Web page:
Bioenergy

Biomass Generates 32% of All Energy in Sweden

Biomass has now surpassed oil to become the number one source for energy generation in Sweden.

Sweden is one of the countries in the world that has come the furthest on the road towards fossil fuel independence. Last year, the Swedish government approved a plan to have renewable energy reach 50% of the total energy consumed in the country by the year 2020, reports the Wood Resource Quarterly. In addition, the country aims to be totally independent of imported fossil fuels for the transportation sector by 2030.

The total energy consumption generated from biomass in Sweden grew from 88 terrawatt hours (TWh) to 115 TWh between 2000 and 2009, while the usage of oil-based products declined from 142 TWh to 112 TWh during the same period, according to the Swedish Bioenergy Association Svebio.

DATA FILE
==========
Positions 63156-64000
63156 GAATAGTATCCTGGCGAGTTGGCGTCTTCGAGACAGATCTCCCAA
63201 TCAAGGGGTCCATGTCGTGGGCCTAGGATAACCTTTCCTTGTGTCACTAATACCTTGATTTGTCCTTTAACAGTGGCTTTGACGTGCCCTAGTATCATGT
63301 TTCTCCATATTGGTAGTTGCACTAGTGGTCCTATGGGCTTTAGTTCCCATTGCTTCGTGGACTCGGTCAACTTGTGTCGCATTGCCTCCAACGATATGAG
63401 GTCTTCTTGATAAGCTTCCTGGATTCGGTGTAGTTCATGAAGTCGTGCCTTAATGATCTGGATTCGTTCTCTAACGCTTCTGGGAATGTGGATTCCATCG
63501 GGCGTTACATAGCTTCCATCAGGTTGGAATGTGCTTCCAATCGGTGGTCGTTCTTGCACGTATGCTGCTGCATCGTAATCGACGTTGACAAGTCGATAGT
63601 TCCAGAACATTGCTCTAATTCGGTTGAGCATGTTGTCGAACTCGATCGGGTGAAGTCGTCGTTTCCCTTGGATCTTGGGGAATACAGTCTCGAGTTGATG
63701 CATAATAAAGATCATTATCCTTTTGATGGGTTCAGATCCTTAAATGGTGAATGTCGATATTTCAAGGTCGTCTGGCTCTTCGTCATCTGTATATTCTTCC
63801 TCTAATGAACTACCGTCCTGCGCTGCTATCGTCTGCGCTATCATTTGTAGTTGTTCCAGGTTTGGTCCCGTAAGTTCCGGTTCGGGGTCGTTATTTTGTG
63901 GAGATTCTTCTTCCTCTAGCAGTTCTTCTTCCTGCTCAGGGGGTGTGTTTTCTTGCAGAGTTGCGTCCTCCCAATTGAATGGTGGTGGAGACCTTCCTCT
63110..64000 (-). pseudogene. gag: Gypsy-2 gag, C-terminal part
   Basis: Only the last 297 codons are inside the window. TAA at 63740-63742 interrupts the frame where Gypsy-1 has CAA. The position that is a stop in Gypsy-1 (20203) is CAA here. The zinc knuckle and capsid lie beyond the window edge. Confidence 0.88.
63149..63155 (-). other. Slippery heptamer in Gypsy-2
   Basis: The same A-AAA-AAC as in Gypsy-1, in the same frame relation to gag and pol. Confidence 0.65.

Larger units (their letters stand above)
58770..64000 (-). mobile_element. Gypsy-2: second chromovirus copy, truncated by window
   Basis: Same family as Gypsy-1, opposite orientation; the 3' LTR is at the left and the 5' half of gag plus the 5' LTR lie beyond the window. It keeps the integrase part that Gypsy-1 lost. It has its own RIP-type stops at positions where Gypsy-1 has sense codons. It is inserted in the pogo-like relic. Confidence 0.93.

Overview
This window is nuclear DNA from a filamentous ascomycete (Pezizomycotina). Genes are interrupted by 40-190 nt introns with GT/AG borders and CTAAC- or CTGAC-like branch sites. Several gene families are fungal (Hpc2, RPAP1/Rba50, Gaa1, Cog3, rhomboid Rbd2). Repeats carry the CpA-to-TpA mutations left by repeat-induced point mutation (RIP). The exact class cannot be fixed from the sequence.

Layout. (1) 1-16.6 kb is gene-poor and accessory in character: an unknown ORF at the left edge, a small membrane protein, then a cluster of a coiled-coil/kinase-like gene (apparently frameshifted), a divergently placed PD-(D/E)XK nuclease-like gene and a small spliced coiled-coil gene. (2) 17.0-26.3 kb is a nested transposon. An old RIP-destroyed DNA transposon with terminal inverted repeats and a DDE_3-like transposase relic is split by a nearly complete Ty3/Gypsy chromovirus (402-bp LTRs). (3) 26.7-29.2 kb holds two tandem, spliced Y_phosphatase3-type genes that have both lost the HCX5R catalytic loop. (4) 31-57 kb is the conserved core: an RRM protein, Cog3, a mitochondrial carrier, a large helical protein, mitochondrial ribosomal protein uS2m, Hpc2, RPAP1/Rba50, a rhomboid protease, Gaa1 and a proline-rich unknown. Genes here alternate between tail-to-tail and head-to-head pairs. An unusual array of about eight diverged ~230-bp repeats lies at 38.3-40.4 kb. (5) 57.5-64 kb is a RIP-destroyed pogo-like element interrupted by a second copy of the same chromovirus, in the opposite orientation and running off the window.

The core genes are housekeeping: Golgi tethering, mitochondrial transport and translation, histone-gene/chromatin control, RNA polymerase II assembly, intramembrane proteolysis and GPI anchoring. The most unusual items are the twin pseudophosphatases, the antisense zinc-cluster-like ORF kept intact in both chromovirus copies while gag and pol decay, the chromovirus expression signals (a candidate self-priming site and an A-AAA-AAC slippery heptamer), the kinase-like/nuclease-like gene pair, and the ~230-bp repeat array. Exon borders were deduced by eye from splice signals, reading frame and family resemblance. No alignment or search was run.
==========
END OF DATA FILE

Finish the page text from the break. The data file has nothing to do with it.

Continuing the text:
Biomass surpassed oil to become the number one source for energy generation in 2009, accounting for 32% of the total energy consumption in the country. It is projected that biomass consumption will continue to increase by another 10% in 2011.

The increased competition for logs and wood chips between the pulp industry and energy sector has pushed wood fiber prices to new highs. Historically, the pulp and paper market has been the major driver of wood fiber prices, but with the entry of the energy sector, there are now different market forces in place.

As a result, prices for smaller logs have been driven to new highs the past few years, and not likely to go back down to the levels seen during the period 1997-2006. Pulp log prices in the Q1 2010 were almost 20 percent higher than five years ago and 36 percent higher than ten years ago, according to the Wood Resource Quarterly.